Collateralized loan obligations (CLOs) have typically been difficult for retail investors to access. However, CLOs offer potentially significant income and can outperform other fixed income categories on a relative basis. VettaFi recently spoke with William Sokol, VanEck’s director of product management, about the investment argument for CLOs and what the VanEck CLO ETF (CLOI ) can add to a portfolio.
What Exactly Is a Collateralized Loan Obligation?
A collateralized loan obligation, or CLO, is a portfolio of senior secured loans that is securitized and actively managed. Each CLO issues a series of floating rate bonds, along with a first-loss equity tranche. These tranches are all backed by the underlying loans but differ in terms of their seniority, the order they receive principal and interest payments and the degree to which they are insulated from losses in the loan portfolio. As a result, investors can choose the level of risk they want to take. They will achieve returns commensurate with that risk. This structure allows investors to take investment grade risk to a high yield asset class.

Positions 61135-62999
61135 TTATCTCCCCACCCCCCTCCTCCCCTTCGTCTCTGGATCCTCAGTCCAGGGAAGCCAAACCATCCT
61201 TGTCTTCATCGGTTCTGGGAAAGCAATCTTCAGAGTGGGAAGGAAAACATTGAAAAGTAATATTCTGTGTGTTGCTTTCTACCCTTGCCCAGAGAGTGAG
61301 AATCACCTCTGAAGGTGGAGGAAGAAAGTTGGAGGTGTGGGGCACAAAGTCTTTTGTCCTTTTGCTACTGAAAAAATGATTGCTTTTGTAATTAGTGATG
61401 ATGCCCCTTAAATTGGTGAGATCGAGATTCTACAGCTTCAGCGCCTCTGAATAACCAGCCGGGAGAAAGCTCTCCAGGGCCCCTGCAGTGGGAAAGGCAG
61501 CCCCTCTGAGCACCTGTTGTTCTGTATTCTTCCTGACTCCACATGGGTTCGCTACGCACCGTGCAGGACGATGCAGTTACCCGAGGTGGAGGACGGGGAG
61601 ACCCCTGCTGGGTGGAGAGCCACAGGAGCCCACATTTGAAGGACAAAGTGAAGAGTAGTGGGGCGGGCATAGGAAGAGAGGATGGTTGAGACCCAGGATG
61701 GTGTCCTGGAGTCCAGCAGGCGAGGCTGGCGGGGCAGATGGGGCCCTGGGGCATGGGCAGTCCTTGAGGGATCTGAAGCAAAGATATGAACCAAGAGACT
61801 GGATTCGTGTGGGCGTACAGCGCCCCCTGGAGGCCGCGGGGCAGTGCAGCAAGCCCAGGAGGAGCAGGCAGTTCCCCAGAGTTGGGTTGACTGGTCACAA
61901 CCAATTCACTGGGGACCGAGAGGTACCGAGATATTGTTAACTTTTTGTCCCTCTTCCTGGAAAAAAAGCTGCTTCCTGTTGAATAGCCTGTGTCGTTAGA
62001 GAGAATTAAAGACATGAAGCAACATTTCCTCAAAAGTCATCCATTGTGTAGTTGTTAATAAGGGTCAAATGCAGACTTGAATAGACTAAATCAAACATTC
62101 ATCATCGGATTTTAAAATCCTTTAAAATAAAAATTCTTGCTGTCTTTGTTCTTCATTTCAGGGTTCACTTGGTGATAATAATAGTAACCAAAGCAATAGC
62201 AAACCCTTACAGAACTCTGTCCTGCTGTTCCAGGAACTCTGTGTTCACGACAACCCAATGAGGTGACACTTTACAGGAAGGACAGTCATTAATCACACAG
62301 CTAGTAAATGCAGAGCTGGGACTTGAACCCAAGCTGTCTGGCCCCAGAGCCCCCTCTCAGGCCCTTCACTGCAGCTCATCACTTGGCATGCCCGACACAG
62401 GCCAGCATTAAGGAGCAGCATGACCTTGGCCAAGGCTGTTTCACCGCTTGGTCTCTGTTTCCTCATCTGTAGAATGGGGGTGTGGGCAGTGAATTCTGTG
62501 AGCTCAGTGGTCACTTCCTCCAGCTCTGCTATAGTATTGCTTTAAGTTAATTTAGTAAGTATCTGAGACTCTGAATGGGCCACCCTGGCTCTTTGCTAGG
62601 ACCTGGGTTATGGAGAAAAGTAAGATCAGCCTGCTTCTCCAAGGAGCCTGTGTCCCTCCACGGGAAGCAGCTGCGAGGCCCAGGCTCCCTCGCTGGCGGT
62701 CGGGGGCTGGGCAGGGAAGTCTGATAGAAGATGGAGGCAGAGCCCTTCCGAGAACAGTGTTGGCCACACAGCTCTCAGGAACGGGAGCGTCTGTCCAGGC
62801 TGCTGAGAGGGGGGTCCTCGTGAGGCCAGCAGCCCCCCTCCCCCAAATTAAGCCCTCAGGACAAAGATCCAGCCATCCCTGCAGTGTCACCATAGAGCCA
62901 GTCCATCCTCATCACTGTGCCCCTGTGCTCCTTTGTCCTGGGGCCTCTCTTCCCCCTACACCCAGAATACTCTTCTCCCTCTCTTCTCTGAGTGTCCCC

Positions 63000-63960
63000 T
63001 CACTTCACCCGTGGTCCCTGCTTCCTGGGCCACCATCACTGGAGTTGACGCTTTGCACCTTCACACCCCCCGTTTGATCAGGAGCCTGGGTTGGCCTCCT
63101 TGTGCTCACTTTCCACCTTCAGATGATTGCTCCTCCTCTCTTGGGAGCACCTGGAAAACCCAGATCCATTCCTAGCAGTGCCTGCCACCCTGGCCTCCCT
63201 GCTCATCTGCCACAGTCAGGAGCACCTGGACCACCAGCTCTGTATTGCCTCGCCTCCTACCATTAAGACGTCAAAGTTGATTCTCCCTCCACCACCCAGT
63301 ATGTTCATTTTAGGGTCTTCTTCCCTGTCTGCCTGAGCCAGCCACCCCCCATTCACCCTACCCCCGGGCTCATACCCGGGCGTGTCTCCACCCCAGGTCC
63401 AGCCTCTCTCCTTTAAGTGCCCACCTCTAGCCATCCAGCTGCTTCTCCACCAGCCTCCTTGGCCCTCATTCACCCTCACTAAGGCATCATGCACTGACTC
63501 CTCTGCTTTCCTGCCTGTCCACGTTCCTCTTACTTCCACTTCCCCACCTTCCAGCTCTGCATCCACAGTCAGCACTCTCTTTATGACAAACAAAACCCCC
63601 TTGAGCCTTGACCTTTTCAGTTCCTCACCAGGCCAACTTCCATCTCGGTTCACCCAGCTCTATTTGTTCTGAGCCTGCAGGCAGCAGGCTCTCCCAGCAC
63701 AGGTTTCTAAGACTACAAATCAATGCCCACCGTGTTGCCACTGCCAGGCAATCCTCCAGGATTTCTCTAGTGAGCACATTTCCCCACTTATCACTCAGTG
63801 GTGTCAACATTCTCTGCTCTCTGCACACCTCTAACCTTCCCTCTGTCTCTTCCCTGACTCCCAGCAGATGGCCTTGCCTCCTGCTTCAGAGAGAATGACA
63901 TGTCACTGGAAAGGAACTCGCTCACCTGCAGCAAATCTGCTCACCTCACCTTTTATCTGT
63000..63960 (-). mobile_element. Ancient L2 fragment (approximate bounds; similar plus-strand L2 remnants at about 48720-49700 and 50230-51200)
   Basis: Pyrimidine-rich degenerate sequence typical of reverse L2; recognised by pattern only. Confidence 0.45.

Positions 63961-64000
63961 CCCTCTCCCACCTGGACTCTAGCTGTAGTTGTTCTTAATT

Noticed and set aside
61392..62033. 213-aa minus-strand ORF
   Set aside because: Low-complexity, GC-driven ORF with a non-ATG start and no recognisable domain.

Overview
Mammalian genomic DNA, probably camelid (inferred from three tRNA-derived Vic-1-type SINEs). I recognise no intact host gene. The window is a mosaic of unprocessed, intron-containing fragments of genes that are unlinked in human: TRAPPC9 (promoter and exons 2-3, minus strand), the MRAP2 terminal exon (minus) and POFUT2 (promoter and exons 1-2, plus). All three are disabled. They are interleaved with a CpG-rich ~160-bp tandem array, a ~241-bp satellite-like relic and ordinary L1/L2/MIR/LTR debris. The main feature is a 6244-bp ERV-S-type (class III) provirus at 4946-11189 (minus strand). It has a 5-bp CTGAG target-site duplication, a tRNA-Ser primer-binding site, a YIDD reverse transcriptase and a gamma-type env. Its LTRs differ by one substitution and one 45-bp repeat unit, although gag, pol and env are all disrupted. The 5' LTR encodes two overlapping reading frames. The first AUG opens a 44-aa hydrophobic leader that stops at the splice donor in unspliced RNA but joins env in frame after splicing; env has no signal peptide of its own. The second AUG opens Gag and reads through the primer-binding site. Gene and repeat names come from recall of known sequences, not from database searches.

Why Invest in CLOs? What Do They Offer Investors?
Historically, CLOs have offered attractive spreads relative to other corporate debt categories. This includes bank loans, high-yield bonds, and investment-grade bonds within the same rating category. Currently, overall yields are at extremely attractive levels relative to other credit asset classes.